Study shows defendants get tougher punishments following LSU upset loss

Sep 3, 2016; Green Bay, WI, USA;   LSU Tigers safety John Battle (26) fires up fans prior to the game against the Wisconsin Badgers at Lambeau Field. Mandatory Credit: Jeff Hanisch-USA TODAY Sports

Upset losses hurt most fan-bases. But for LSU, it may hurt more; especially when it comes to judges who graduated from LSU.

According to a recent study, judges who received their undergraduate degree from LSU handed out harsher sentences following an LSU football upset loss. The study examined every defendant case file from 1996-2012 for juveniles in the state of Louisiana.

Naci Mocan and Ozkan Eren, who both teach economics at LSU, conducted the study.

Mocan and Eren wrote, “The effects of these emotional shocks (upsets) are asymmetrically borne by black defendants. We present evidence that the results are not influenced by defendant or attorney behavior or by defendants’ economic background. Importantly, the results are driven by judges who have received their bachelor’s degrees from the university with which the football team is affiliated. Different falsification tests and a number of auxiliary analyses demonstrate the robustness of the findings.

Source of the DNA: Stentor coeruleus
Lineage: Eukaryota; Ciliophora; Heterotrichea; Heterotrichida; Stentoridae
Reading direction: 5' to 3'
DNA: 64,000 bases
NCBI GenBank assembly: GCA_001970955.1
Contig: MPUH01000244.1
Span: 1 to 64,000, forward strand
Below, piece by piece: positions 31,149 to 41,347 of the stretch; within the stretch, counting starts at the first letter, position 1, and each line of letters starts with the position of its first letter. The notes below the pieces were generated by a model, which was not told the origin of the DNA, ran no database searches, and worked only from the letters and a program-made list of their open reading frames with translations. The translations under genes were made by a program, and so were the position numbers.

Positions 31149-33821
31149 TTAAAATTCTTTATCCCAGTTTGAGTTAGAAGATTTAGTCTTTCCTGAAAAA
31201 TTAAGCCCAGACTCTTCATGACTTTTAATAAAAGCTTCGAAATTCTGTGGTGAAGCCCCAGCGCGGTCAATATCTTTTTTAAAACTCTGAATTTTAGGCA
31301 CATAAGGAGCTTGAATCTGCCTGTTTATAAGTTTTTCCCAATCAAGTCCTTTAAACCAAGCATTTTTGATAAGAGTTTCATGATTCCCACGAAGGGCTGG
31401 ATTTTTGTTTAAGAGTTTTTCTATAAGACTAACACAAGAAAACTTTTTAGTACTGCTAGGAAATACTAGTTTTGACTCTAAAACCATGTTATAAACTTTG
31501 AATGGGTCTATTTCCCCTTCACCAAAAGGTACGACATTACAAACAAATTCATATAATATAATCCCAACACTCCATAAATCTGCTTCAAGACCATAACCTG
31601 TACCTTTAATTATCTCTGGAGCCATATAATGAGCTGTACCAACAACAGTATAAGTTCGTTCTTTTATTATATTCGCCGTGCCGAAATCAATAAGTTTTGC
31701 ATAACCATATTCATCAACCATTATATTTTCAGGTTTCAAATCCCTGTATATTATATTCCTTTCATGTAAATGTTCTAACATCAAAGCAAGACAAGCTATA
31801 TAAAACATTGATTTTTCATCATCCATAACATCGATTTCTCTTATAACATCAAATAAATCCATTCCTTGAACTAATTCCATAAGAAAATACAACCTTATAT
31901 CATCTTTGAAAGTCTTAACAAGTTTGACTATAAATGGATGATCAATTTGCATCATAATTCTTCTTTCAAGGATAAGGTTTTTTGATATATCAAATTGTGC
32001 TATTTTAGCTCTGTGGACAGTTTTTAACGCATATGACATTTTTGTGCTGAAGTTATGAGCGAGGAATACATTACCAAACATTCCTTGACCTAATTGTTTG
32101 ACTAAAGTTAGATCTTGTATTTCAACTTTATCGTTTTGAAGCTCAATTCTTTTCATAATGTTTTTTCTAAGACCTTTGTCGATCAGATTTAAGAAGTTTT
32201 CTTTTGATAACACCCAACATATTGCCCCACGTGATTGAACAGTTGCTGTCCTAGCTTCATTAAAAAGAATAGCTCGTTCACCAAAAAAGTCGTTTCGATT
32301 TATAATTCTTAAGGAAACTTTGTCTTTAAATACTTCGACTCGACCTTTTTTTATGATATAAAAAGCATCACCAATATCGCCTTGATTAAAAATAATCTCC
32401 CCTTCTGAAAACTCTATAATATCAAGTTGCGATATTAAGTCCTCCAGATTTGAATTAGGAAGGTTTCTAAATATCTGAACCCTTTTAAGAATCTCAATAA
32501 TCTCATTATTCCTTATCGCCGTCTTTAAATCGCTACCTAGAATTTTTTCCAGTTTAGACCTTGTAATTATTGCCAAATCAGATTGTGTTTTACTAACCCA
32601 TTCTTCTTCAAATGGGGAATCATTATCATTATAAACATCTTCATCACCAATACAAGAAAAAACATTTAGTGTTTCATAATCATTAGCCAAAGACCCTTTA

“These results provide evidence for the impact of emotions in one domain on a behavior in a completely unrelated domain among a uniformly highly-educated group of individuals (judges), with decisions involving high stakes (sentence lengths).”

The research showed that imposed sentences from judges who received undergraduate degrees from LSU could sometimes be 74 days longer after an upset loss for the Tigers as opposed to those judges who received their degrees from other schools.

The entire study can be read here.

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